Rick Mears excited about Indy car return to Pocono after 23-year absence

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He hasn’t driven a race car since retiring in 1992, but when modern-era drivers talk about the return of Indy cars to Pocono Raceway for this Sunday’s Pocono IndyCar 400 Fueled by Sunoco, invariably the first name out of their mouths is legendary driver Rick Mears.

“He was the master of this place,” Helio Castroneves said of Mears in a recent interview with the Scranton (Pa.) Times-Tribune. “We’ve heard a lot about this place. We’re honored to be back here with Team Penske. Hopefully, we can do the same as Rick Mears did in the past.”

Mears, now in his 21st year as a consultant to Penske Racing, dominated Indy car racing at Pocono – until the track stopped hosting open-wheel racing in 1989.

But even as the hiatus ends with this weekend’s race return to the 2.5-mile tri-oval track in Long Pond, Pa., what Mears did there in a relatively short period of time is the kind of thing that legends are built from.

In just 10 races at Pocono (nine in the old CART series and a 10th in the USAC Champ Car series), Mears won three times, had six overall podium finishes (including two runners-up and a third) and earned four pole positions.

His average career finish there: an outstanding 8.3.

“You can never have too many tracks and you can never have enough tracks,” Mears told the newspaper. “I’m a racer. I like to run on all of them. Anything with a history like here with our cars, I think it’s great to get back.”

Much like it continues to remain a challenge to other series that have raced at Pocono for decades, including NASCAR, the track’s unique three-turn layout – with no turn the same – should make for some exciting racing this Sunday.

“It was like having three race tracks in one,” Mears said. “So the challenge was getting set up for three race tracks with one car. That was part of the fun.”

While lots has changed since Mears last appeared at Pocono a quarter-century ago, a famous old saying appears to still be true: the more things change, the more they stay the same.

“You still basically have to get the balance of the car the way you want it,” Mears said. “The patterns on the race track as far as the line goes don’t change much. What was a good line back then is a good line today. All that stuff is still relative and still comes into play.”

Even with such a lengthy layoff, Penske Racing returns as one of the most dominating Indy car teams in Pocono track history, with seven wins there between 1971 (the late Mark Donahue) and 1989 (its last there with Danny Sullivan). In addition to Mears’ wins in 1982, 1985 and 1987, Tom Sneva (1977) and Bobby Unser (1980) also won there under the Penske banner.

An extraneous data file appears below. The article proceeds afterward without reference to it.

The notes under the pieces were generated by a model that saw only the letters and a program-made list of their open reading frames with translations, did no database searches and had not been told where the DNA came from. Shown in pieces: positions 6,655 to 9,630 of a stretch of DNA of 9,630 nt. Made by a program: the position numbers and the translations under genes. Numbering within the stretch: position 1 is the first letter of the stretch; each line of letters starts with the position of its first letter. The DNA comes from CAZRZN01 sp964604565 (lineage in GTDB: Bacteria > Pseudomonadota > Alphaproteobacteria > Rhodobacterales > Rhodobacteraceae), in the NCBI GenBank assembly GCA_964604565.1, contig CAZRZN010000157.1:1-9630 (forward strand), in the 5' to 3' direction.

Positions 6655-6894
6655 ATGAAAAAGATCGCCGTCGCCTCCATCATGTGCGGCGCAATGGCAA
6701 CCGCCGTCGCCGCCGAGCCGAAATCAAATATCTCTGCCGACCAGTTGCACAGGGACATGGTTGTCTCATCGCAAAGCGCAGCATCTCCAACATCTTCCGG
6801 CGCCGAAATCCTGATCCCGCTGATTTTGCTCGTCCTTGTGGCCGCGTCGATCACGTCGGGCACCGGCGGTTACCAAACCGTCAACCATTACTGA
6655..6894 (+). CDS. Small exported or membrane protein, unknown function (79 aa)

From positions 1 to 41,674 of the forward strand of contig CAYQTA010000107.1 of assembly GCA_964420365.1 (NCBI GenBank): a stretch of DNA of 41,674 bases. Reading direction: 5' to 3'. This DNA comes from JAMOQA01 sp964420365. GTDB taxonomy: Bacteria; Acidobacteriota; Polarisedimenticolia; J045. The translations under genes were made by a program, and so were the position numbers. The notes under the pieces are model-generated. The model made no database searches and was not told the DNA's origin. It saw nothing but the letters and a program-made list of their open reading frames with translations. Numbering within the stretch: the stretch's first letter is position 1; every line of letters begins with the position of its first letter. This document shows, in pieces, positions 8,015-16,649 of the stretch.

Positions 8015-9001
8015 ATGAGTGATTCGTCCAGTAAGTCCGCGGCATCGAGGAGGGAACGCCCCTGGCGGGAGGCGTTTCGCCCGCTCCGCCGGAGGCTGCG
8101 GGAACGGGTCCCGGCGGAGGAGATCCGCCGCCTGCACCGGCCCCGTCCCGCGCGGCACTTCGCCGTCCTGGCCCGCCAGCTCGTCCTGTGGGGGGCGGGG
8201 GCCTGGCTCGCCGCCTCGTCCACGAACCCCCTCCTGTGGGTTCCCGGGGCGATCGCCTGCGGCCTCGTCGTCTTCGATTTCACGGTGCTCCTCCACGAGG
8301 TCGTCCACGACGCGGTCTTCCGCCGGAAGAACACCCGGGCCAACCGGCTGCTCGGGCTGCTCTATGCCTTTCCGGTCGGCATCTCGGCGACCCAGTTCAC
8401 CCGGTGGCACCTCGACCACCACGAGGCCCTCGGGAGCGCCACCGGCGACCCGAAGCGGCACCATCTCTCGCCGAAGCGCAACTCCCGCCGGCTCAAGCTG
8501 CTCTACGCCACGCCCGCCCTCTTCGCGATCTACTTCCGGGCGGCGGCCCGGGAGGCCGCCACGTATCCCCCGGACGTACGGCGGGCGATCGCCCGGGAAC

Said current driver Will Power, teammates with Castroneves at Penske Racing, “Pressure’s on.”

F1 2017 driver review: Esteban Ocon

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Esteban Ocon

Team: Sahara Force India
Car No.: 31
Races: 20
Wins: 0
Podiums: 0
Best Finish: P5 (Spain, Mexico)
Pole Positions: 0
Fastest Laps: 0
Points: 87
Championship Position: 8th

A shining star in Mercedes’ junior programme, Esteban Ocon vaulted fellow youngster Pascal Wehrlein in the pecking order to secure a seat at Force India for 2017 – and boy, did he live up to the hype.

Ocon arrived at Force India with half a season of racing under his belt after his outings with Manor late in 2016, but wasted little time in settling in, scoring points on debut in Australia after winning a thrilling three-way fight with Nico Hulkenberg and Fernando Alonso.

The Frenchman spent much of the year close to teammate Sergio Perez – even if things did get a little too close in Canada, Baku and, finally, Spa, prompting the team to introduce team orders – and impressed the entire paddock with his displays.

While no podium was forthcoming, Ocon was often leading the midfield fight, enjoying three straight finishes ahead of Perez from Japan to Mexico. Given how well Perez is rated on-track in the paddock, to have convincingly beaten him in such fashion did a lot for Ocon’s reputation.

The term ‘Oconsistency’ also came into F1’s dictionary as he set a new record for consecutive finishes from his first race, with his retirement in Brazil ending the streak at 27 grands prix. It was also his first retirement in a single-seater race since the 2014 Macau Grand Prix.

The highlight moment arguably came at Monza, though, when Ocon stuck his Force India third on the grid through torrential rain in qualifying. While he would drop to P6 at the checkered flag, the display nevertheless cemented his place as one of F1’s rising stars.

Mercedes rates Ocon very highly, and with Valtteri Bottas’ future beyond 2018 already being questioned by the paddock, a good season could see the youngster move on up to the top table of F1 for 2019. His progression in the next 12 months will be fascinating to keep track of.

Season High: Lining up P3 on the grid at Monza after a rainy qualifying.

Season Low: Clashing with Perez in Baku, costing Force India a possible podium.